Governor Rick Scott joined FDOT and local officials for the Wekiva Parkway kick-off event, marking the partnership to complete the beltway around Central Florida, while protecting Florida’s environment. Secretary Ananth Prasad and District Secretary Noranne Downs took part in the event on July 10 at Wilson’s Landing Park, along the Wekiva River, in Seminole County.
The $1.5 billion Wekiva Parkway is a collaborative effort between FDOT and the Orlando-Orange County Expressway Authority (OOCEA). The 25-mile managed road will make travel easier and more convenient through Lake, Orange, and Seminole counties, and will help relieve congestion on US Highway 441 and State Road 46.
Governor Scott said, “The Wekiva Parkway will create jobs for Florida families while also protecting our natural resources for future generations. Transportation projects like the Wekiva increase mobility and enhance the quality of life for the residents of this region.”
FDOT Secretary Ananth Prasad said, “The Wekiva Parkway will be a true game-changer for the entire Central Florida region. By working together, we are able to make the long-sought vision of completing the beltway around metropolitan Orlando a reality.”
Based on years of input from thousands of citizens, business owners, environmentalists and agency officials, the parkway is specifically designed to help protect the Wekiva River Basin, home to an Outstanding Florida Water. Authorized by the 2004 Wekiva Parkway & Protection Act, parkway development has included conserving more than 3,400 acres of land.
The parkway will include several wildlife bridges and will be largely elevated to allow animals to move more easily and safely between habitats in the Wekiwa Springs State Park, Rock Springs Run Reserve, Seminole State Forest, and Lower Wekiva River Preserve.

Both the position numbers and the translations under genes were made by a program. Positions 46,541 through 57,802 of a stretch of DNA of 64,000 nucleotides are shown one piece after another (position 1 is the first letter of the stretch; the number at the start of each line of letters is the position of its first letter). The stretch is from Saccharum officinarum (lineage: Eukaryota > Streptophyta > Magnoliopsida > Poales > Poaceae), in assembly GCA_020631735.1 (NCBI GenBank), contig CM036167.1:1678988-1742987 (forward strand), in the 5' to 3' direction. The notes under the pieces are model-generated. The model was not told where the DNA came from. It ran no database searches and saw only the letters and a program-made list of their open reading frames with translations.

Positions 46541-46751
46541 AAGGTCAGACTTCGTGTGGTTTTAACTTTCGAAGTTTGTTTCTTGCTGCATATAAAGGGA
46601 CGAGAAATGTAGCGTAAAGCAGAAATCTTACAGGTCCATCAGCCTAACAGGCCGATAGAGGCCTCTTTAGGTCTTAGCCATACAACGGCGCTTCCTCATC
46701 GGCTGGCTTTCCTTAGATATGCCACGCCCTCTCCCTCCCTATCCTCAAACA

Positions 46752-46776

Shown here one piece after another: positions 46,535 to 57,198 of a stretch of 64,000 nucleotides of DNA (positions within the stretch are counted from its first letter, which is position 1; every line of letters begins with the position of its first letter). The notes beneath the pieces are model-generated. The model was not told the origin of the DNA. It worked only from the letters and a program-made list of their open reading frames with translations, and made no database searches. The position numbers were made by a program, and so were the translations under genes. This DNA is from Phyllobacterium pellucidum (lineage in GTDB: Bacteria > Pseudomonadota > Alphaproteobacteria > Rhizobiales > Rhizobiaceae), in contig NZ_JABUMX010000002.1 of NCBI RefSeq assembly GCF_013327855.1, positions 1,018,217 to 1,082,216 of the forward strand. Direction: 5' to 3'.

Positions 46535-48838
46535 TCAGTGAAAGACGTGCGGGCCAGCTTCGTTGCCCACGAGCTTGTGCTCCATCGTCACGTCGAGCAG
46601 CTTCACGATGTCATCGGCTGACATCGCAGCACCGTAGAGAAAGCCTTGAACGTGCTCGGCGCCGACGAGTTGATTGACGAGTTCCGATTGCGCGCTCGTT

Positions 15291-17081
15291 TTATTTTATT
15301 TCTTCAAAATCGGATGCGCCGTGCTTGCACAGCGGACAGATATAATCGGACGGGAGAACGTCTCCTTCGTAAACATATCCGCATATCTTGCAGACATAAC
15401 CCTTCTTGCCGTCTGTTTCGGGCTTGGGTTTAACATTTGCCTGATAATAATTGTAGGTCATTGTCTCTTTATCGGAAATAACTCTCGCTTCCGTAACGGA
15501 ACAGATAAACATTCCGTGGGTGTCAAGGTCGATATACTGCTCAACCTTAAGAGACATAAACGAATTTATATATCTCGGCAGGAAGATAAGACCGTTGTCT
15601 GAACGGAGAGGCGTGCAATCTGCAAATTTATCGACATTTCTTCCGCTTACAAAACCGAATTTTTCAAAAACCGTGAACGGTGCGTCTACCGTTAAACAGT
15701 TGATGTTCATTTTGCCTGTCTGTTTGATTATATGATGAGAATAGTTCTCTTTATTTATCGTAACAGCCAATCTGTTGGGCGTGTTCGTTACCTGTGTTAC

The parkway is also expected to greatly benefit the region’s economy. More than 33,000 Floridians could get jobs related to the parkway’s design and construction over the next eight years. (Estimate uses formulas from the Federal Highway Administration Employment Impacts of Highway Infrastructure Investment – Updated March 2010.)
The Wekiva Parkway is being developed in sections with the entire roadway expected to be open to traffic in 2021. FDOT is developing the parkway in Lake and Seminole counties. The department is also making non-tolled improvements to SR 46 and relocating part of County Road 46A out of the Seminole State Forest to improve habitat connectivity. The Expressway Authority is designing and building the portions in Orange County as well as a small section in Lake County.
The Wekiva Parkway will be the first expressway built in Central Florida featuring all-electronic tolling for the greatest customer convenience and to keep traffic moving.